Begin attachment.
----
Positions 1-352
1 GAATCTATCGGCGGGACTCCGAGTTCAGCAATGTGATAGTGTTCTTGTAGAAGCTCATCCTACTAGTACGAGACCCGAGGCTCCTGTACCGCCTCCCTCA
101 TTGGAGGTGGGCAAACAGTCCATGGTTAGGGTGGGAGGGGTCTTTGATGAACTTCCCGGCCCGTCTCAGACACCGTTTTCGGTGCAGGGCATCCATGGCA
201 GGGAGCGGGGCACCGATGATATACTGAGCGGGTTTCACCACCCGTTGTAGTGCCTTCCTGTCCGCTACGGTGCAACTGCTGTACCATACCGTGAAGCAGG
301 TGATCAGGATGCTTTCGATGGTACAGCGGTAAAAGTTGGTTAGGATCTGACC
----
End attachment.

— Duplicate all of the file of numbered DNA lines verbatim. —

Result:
Positions 1-352
1 GAATCTATCGGCGGGACTCCGAGTTCAGCAATGTGATAGTGTTCTTGTAGAAGCTCATCCTACTAGTACGAGACCCGAGGCTCCTGTACCGCCTCCCTCA
101 TTGGAGGTGGGCAAACAGTCCATGGTTAGGGTGGGAGGGGTCTTTGATGAACTTCCCGGCCCGTCTCAGACACCGTTTTCGGTGCAGGGCATCCATGGCA
201 GGGAGCGGGGCACCGATGATATACTGAGCGGGTTTCACCACCCGTTGTAGTGCCTTCCTGTCCGCTACGGTGCAACTGCTGTACCATACCGTGAAGCAGG
301 TGATCAGGATGCTTTCGATGGTACAGCGGTAAAAGTTGGTTAGGATCTGACC